The Holly Bobo murder trial continued into its fifth day Friday, bringing the testimony of still more witnesses in the case. Prosecutors heard additional details about the alleged murder weapon used to kill Bobo, while other testimony heard authorities from the Tennessee Bureau of Investigation admit they had made mistakes in the search for the 20-year-old.

Bobo went missing in 2011 from her family’s Tennessee home. The ensuing search for Bobo was the longest and costliest in the state’s history. A nursing student at the time, Bobo’s body was not uncovered until three years later, when her skull was found by a hunter in a wooded area. This week’s long-awaited trial accused Zach Adams of her rape, kidnapping and murder.

Earlier this year, the trial was delayed after authorities located a gun allegedly used to kill Bobo. Victor Dinsmore, the man who helped authorities find the gun, appeared to testify Friday morning. Dinsmore said he knew Adams and two other men charged in the murder, Jason Autry and Shayne Austin, back in 2011. At the time, Austin gave Dinsmore the gun in exchange for 12 morphine bills, Dinsmore said. He also said he ended up giving the gun to his wife because he was not allowed to own a firearm and was concerned about where it had come from.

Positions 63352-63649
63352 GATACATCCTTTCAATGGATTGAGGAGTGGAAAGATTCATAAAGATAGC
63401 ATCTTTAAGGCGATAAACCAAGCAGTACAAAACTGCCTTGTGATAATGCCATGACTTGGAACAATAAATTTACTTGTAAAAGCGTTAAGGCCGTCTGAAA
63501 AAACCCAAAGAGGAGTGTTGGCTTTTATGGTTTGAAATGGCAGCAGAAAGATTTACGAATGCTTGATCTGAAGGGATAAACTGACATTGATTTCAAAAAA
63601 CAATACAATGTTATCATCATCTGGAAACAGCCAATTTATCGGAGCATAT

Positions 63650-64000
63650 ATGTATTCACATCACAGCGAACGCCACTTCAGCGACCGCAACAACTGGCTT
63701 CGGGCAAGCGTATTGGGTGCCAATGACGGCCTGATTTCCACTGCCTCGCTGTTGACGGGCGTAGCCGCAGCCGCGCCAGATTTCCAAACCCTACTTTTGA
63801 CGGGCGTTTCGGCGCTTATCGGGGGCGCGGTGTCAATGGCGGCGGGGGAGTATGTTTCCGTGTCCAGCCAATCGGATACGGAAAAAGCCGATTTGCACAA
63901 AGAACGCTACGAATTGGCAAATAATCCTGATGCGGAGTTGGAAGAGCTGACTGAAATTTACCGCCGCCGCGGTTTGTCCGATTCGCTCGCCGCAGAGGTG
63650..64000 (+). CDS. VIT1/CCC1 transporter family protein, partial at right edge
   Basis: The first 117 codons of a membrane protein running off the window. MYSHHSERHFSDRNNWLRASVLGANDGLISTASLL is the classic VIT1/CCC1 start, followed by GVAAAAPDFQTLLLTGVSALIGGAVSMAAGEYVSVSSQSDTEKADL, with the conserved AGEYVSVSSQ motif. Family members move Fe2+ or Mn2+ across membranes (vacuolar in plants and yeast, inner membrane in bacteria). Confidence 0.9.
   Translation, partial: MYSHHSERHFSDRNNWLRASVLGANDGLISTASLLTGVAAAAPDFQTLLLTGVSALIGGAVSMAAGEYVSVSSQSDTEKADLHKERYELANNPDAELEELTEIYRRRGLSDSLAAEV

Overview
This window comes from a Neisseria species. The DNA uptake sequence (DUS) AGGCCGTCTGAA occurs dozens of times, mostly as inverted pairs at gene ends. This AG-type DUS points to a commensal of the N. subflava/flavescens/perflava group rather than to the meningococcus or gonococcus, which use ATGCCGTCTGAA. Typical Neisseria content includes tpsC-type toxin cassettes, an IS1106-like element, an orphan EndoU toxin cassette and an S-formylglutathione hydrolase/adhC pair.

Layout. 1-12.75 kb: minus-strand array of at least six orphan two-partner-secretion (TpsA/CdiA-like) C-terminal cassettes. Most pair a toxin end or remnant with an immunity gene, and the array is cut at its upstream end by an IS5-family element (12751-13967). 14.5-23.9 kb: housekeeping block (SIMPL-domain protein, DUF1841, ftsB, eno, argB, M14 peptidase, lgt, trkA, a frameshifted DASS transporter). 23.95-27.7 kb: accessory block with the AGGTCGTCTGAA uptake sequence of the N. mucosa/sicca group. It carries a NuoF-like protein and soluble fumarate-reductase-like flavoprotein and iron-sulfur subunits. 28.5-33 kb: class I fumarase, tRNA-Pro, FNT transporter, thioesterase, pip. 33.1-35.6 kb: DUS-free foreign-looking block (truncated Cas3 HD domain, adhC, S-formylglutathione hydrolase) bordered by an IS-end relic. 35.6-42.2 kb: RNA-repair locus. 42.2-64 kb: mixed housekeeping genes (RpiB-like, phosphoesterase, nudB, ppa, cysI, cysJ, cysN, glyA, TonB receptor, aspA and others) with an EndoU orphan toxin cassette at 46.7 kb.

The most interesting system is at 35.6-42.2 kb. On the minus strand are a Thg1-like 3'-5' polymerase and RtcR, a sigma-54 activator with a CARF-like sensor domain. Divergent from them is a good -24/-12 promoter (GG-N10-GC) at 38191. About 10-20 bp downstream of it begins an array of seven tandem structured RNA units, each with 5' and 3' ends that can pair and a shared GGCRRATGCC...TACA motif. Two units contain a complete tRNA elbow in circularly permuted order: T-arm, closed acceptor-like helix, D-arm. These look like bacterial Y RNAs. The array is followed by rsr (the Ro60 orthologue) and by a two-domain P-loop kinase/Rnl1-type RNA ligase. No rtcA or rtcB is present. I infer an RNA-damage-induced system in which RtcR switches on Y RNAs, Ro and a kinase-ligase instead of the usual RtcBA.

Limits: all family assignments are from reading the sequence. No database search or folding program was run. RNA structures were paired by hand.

“I was worried it had a body on it,” Dinsmore testified. “Meaning I was worried it had been used to kill someone.”

It remained unclear why it took six years for the gun to be located.

In other testimony Friday, Tennessee Bureau of Investigation Special Agent Brent Booth asserted that the organization made mistakes early on in the case. Agents neglected to read memos in enough detail and put priority on tips claiming Bobo was still alive instead of tips pointing the finger at Adams, Autry and Austin.

“The left hand didn’t know what the right was doing,” said Booth. “We didn’t realize what was there. Their alibis weren’t checked out.”

The trial’s fifth day followed a disturbing Thursday in court in which Autry, a key witness who was also charged in the case, testified about Bobo’s death and disposing of her body. Autry said Adams called him for help getting rid of the body. When the two men were in the car with Bobo’s body wrapped in a blanket, they realized she was still alive, Autry said.

“I see a foot moving and I hear a sound of distress coming out of the blanket,” said Autry. “At that time I walked to the door of the passenger side … and I told [Adams] ‘This f—— b—— is still alive. She’s heard my name called and me talking and all.’”

Once Adams realized she was still alive, Autry said, he pulled out a pistol and shot her. Adams himself has pleaded not guilty to all charges in the case and asserted his innocence throughout. Should he be convicted, he could face the death penalty.

Watch the trial live here.